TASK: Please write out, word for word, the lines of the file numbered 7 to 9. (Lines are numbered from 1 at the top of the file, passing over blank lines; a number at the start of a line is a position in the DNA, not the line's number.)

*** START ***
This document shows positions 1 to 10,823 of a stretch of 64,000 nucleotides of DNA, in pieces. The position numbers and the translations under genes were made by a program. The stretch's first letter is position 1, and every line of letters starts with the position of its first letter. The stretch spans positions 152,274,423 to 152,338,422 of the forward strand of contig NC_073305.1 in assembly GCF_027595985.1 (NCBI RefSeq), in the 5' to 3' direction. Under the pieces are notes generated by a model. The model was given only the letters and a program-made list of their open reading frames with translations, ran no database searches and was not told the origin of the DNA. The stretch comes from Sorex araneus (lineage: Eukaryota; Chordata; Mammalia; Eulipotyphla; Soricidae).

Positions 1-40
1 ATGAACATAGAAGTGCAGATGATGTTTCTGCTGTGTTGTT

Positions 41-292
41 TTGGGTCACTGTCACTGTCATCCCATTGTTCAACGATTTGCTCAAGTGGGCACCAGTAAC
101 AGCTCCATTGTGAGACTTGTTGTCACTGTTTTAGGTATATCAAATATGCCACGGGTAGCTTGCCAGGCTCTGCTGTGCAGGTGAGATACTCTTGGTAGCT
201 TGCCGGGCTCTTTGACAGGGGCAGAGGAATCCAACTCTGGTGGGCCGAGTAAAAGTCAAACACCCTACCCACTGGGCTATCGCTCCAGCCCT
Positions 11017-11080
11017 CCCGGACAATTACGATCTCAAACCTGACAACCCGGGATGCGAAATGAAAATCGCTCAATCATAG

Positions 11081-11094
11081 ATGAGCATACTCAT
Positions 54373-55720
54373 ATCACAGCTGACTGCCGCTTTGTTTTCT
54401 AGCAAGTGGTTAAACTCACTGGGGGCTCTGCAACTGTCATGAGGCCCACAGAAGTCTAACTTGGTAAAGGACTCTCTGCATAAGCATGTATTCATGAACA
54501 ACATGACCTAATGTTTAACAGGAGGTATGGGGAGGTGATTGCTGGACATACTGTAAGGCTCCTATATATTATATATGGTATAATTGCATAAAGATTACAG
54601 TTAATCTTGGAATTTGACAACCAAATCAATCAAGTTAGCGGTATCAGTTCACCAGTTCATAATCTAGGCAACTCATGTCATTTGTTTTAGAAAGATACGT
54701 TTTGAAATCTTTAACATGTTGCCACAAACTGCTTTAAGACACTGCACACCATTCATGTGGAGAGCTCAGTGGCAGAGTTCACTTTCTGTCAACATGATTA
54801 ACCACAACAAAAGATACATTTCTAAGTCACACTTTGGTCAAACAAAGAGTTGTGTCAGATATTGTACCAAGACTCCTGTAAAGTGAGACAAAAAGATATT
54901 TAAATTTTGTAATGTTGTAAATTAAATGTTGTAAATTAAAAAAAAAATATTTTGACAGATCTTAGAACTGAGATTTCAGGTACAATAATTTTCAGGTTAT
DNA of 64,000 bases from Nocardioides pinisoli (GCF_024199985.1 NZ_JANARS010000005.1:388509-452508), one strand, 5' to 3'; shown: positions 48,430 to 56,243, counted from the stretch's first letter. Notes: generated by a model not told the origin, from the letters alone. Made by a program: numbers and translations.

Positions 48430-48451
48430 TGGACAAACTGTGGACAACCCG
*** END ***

201 TGCCGGGCTCTTTGACAGGGGCAGAGGAATCCAACTCTGGTGGGCCGAGTAAAAGTCAAACACCCTACCCACTGGGCTATCGCTCCAGCCCT
Positions 11017-11080
11017 CCCGGACAATTACGATCTCAAACCTGACAACCCGGGATGCGAAATGAAAATCGCTCAATCATAG